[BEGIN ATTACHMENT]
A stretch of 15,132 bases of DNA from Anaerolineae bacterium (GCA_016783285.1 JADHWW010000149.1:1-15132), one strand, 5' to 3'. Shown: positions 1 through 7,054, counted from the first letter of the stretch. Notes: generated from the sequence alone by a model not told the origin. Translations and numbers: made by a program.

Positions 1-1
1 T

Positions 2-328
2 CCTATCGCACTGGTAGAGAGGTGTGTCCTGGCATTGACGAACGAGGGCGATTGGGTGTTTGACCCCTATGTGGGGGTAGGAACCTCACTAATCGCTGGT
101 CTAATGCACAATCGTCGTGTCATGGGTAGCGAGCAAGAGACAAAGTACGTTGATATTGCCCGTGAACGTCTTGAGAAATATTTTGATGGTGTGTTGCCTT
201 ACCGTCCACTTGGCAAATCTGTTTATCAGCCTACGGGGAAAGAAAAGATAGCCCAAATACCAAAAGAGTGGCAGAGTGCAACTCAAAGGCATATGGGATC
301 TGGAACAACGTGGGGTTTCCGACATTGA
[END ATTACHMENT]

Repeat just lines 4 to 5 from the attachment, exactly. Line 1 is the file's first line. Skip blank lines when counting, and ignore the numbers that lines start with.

Positions 2-328
2 CCTATCGCACTGGTAGAGAGGTGTGTCCTGGCATTGACGAACGAGGGCGATTGGGTGTTTGACCCCTATGTGGGGGTAGGAACCTCACTAATCGCTGGT